Enhanced activity of an alkaline phytase from Bacillus subtilis 168 in acidic and neutral environments by directed evolution
•An alkaline phytase from Bacillus subtilis 168 was engineered using directed evolution.•Catalytic activity in acidic and neutral environments was successfully improved.•Underlying mechanism for the enhanced activity was revealed by molecular docking.
As a feed additive, the desirable features of phytase include thermostability, strict substrate specificity, and high stability in a wide pH range. Alkaline phytases from Bacillus subtilis are promising candidates because of their high inherent thermostability and substrate specificity, but the application is restricted due to their poor specific activity in acidic and neutral conditions. Directed evolution was utilized in this paper to improve the activity of phytase from B. subtilis 168 in neutral and acidic environments. After two rounds of evolution, a number of positive mutants were picked out from the mutant library. Compared with the wild type, variants D24G, S51A, D24G/K265N, D24G/K70R/K111E/N121S showed 29.7%, 13.5%, 42.7%, 42.8% improvement in specific activity under the optimal reaction conditions (pH 7.0, 60 °C) and 76.6%, 79.5%, 84.2%, 121.1% improvement at pH 4.5 and 37 °C, respectively. The catalytic efficiency (kcat/Km) of D24G, D24G/K265N, D24G/K70R/K111E/N121S at pH 7.0 was increased by 132%, 110%, 131% as compared with that of the wild type, and the improvement at pH 4.5 was 98.0%, 114.5%, 163.3%, respectively. Molecular docking results revealed that D24, S51 and K70 had a relatively large influence on the catalytic activity probably because they are adjacent to the active site cleft.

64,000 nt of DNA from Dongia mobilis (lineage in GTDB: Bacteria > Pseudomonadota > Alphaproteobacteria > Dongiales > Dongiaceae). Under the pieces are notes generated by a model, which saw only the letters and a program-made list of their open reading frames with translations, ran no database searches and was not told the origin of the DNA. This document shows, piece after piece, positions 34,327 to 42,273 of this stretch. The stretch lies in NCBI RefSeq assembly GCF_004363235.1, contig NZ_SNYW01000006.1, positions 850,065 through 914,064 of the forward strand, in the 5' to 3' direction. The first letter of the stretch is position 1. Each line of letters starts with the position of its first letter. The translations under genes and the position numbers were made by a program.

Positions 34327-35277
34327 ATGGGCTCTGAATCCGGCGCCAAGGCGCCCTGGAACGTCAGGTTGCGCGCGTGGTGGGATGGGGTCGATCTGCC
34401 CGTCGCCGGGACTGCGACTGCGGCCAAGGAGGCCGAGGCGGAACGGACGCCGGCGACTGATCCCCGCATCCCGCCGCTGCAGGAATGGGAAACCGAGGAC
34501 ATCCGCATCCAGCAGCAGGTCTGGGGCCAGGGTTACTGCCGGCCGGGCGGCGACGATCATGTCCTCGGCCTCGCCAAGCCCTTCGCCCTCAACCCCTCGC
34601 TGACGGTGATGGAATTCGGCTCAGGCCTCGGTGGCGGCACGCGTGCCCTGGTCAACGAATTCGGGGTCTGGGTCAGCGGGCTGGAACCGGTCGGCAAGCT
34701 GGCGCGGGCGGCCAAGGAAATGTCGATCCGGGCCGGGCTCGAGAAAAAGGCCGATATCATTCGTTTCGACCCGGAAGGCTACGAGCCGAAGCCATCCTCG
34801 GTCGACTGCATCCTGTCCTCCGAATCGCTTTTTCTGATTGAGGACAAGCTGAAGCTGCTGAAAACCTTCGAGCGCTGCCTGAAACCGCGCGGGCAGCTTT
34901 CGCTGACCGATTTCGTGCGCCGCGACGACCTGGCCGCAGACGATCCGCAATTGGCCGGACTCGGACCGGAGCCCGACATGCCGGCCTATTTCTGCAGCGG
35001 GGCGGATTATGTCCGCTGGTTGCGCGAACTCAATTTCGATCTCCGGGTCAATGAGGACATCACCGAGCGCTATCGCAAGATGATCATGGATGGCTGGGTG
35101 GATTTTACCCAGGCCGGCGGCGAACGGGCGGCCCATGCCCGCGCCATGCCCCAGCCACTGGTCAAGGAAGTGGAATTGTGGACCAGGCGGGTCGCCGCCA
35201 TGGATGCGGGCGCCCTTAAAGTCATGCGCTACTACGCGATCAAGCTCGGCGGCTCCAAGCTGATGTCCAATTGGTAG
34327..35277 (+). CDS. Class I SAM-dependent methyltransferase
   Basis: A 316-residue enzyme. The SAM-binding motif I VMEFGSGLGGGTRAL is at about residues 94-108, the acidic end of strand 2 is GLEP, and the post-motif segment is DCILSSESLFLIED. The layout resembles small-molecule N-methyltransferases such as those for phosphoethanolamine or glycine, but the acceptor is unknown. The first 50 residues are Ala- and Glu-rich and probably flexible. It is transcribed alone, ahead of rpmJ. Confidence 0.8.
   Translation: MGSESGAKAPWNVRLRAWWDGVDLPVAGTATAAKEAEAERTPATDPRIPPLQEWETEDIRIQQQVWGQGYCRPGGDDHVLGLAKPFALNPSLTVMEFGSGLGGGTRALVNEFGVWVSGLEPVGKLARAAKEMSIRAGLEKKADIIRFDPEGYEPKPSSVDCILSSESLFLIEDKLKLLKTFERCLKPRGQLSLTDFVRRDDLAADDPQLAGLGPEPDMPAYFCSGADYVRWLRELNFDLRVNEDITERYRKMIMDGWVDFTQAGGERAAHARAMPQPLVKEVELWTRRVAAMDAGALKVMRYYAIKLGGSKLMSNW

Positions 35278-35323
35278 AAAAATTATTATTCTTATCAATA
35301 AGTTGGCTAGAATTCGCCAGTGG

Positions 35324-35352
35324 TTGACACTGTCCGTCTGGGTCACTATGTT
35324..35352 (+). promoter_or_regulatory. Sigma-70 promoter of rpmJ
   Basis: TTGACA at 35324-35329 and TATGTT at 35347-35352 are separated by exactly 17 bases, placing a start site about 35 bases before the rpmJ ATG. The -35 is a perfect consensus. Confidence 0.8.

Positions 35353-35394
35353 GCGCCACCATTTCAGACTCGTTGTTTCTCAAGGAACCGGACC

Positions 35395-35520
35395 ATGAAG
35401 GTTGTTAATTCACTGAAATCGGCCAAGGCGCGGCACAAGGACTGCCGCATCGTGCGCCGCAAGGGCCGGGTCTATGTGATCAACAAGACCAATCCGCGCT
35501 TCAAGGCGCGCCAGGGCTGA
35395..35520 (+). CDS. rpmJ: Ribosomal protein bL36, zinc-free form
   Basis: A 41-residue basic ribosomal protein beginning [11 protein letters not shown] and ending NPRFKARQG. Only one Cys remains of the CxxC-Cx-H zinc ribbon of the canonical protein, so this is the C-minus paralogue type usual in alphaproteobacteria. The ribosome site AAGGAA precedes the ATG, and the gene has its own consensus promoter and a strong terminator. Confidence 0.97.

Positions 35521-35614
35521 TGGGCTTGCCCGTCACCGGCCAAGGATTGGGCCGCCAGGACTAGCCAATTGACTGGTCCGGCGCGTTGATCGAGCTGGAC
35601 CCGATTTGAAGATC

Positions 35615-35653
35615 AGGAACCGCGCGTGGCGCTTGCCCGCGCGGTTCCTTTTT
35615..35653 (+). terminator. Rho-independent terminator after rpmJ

Journal: Biochemical Engineering Journal - Volume 98, 15 June 2015, Pages 137–143